In April, the U.S. Department of Interior’s Bureau of Land Management (“BLM”) issued guidance reducing the royalty rate for energy companies that drill for oil and gas on public land.[1] The announcement came as analysts began to understand the dire financial consequences of the COVID-19 pandemic on the oil and gas industry. BLM’s guidance aimed to provide a lifeline to the already struggling industry.[2]

The Mine Leasing Act of 1920 (“MLA”) governs the development of oil and gas on federal land.[3]  It authorizes the Secretary of the Interior to hold auctions for the subsurface rights of federal lands that contain fossil fuel deposits.[4] Under this arrangement, an energy company submits a bid for the lease, and, if successful, pays the federal government rent and royalties for its use.[5]

The federal royalty rate is a set percentage of the sales value of oil and gas produced from federal lands.[6] Prior to the BLM’s most recent guidance, the royalty rate was 12.5 percent—a rate that had not changed since the legislation was enacted a century ago.[7] But the April royalty relief guidance cut the rate to between 2.5 and 5 percent.[8] The rate reduction was met with skepticism by critics who claimed that the reduced rate incentivizes oil production at a time when the United States is already enjoying an oil surplus[9] and when scientists agree more fossil fuel production is incompatible with reducing emissions to a level that avoids the worst effects of climate change.[10]

BLM’s authority to reduce royalty rates is also derived from the MLA. The BLM can accept applications for rate reduction when it is “necessary to promote development.”[11] As detailed in the regulations, applications for reduction must include the number, location and status of each well drilled and a statement of operational costs and expenses.[12] According to data collected by the independent non-partisan organization Taxpayers for Common Sense, as of August, more than 500 leases covering 346,496 acres of public land in Colorado, Montana, North Dakota, Utah and Wyoming received rate relief since the lower rate structure was instituted in April.[13]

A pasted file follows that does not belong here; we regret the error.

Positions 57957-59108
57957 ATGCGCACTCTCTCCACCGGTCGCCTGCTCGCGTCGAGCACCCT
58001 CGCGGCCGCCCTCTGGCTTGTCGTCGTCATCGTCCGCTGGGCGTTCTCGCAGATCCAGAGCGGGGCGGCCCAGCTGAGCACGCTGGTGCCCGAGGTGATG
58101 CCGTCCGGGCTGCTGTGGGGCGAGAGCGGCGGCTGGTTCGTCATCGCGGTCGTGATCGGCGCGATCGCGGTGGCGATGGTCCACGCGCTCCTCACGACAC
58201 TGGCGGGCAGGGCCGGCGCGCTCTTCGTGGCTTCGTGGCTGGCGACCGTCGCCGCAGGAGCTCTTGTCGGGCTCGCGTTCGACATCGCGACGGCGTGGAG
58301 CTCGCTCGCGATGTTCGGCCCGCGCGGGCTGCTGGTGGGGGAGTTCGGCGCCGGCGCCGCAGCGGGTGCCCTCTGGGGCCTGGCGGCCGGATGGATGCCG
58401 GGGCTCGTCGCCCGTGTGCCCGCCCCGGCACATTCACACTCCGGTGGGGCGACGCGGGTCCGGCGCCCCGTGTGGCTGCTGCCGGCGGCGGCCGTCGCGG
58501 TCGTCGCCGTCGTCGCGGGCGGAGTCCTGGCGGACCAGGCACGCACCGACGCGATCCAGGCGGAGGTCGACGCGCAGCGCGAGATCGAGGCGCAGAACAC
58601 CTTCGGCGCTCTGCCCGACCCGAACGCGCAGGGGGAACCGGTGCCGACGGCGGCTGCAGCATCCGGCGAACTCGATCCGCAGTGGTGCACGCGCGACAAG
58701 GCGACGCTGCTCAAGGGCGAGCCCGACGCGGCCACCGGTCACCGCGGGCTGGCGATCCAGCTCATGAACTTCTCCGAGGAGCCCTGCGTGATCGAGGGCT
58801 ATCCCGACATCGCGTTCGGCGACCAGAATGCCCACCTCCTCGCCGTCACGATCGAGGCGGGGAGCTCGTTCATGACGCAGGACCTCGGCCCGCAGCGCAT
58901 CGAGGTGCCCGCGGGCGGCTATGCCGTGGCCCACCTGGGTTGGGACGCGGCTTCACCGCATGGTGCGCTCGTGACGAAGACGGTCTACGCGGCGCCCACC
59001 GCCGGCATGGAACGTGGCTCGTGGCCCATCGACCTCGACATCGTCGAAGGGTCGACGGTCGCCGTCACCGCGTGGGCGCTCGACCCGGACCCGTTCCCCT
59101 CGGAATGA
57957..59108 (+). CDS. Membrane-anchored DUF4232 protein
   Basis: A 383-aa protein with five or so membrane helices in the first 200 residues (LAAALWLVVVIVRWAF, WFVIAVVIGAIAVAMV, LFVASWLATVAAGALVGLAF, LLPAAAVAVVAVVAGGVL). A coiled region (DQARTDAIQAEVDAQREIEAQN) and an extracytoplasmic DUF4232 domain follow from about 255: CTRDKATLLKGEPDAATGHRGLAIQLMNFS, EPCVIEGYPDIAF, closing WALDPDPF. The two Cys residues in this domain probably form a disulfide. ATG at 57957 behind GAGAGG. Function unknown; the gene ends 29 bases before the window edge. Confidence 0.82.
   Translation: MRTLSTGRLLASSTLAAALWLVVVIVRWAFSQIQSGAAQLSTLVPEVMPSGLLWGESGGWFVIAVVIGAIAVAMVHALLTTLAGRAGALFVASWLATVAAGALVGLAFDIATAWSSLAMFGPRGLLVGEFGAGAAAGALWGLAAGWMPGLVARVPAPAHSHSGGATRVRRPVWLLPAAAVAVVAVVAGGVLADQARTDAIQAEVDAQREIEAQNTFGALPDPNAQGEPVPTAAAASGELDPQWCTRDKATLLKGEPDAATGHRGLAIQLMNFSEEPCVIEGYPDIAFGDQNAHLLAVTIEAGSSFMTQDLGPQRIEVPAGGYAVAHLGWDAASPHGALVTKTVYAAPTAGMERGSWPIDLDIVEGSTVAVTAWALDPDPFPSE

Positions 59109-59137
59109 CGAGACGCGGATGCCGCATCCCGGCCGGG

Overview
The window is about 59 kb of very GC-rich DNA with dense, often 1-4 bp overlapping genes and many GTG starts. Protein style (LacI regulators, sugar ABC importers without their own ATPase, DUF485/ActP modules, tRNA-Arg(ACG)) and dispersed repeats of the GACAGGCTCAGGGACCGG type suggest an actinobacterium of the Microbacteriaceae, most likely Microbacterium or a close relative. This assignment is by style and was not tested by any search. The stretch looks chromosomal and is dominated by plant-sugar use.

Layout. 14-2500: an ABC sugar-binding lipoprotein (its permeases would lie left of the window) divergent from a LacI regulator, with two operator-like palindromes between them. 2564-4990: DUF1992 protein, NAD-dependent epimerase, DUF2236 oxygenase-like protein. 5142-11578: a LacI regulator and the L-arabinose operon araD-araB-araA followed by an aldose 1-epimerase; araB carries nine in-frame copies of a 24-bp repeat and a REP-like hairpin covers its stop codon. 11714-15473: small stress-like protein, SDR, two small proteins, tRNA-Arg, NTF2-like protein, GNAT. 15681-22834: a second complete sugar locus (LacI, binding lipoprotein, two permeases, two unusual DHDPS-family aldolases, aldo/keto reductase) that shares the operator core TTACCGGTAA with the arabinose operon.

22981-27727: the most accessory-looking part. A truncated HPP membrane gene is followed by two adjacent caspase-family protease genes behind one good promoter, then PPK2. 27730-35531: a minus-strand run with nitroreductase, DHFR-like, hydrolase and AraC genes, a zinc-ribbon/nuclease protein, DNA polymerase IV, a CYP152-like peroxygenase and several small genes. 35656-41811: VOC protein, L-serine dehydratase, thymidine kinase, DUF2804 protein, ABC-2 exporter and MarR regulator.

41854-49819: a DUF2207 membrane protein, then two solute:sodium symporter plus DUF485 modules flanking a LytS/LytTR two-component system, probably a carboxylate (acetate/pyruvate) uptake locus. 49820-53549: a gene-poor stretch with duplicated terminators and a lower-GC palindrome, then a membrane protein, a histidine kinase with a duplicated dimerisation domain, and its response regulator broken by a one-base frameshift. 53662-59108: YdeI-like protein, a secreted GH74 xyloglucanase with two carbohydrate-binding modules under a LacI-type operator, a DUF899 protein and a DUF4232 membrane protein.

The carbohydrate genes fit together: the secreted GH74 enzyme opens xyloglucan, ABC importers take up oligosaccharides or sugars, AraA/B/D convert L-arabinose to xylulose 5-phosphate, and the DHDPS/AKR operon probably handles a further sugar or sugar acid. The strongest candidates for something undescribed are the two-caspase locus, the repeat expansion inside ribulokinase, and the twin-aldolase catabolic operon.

BLM recently indicated that it could begin winding down the program as states begin to re-open and manage operations during the ongoing pandemic despite a number of outstanding applications for rate relief,.[14]

In what may be a reflection of continued volatility and historically low prices in the oil and gas market, BLM recently conducted its first auction since postponing the practice earlier in the spring.[15] The auction, originally scheduled to take place in June, was deferred until August and offered 45,000 acres of public lands to lease in New Mexico.[16] The auction drew far less interest compared to others held before the pandemic—reports show that the average bid per acre was $169, while the average price at a similar auction in February drew bids closer to $1,386 per acre.[17] Still, lower-than-expected prices have not put a halt to future auctions as BLM as moves forward with other scheduled auctions ahead of the November election.[18]

[1] Ben Lefebvre, Trump administration cuts royalty payments for oil companies, Politico (May 21, 2020)

[2] Id.

[3] 43 C.F.R. § 3100 (2020).

[4] Id. § 3101.

[5] Id.

[6] Taxpayers for Common Sense, Oil & Gas Royalty Relief–Data & Analysis (Sept. 10, 2020),

[7] Id.

[8] Lefebvre, supra note 1.

[9] Will Englund & Dino Grandoni, Oil companies drilling on federal land get break on royalties. Solar and wind firms get past-due rent bills, Washington Post (May 20, 2020),

[10] See Hiroko Tabuchi, Oil and gas may be a far bigger climate threat than we knew, N.Y. Times (Feb. 19, 2020),

[11] 43 C.F.R. § 3103.4-1 (2020).

[12] Id.

[13] Taxpayers, supra note 6.

[14] Id.

[15] Dino Grandoni, The Energy 202: Trump administration pauses some oil and gas leasing amid coronavirus pandemic, Washington Post (May 27, 2020),

[16] Id.; U.S. resumes oil, gas lease auctions; bids weaker than pre-pandemic levels, Reuters (Aug. 26, 2020),

[17] U.S. oil and gas auction draws tepid bidding from weakened drillers, Reuters (Aug. 27, 2020),

[18] See Kate Aronoff, Trump’s fire sale of public lands for oil and gas drillers, The New Republic (Sept. 9, 2020),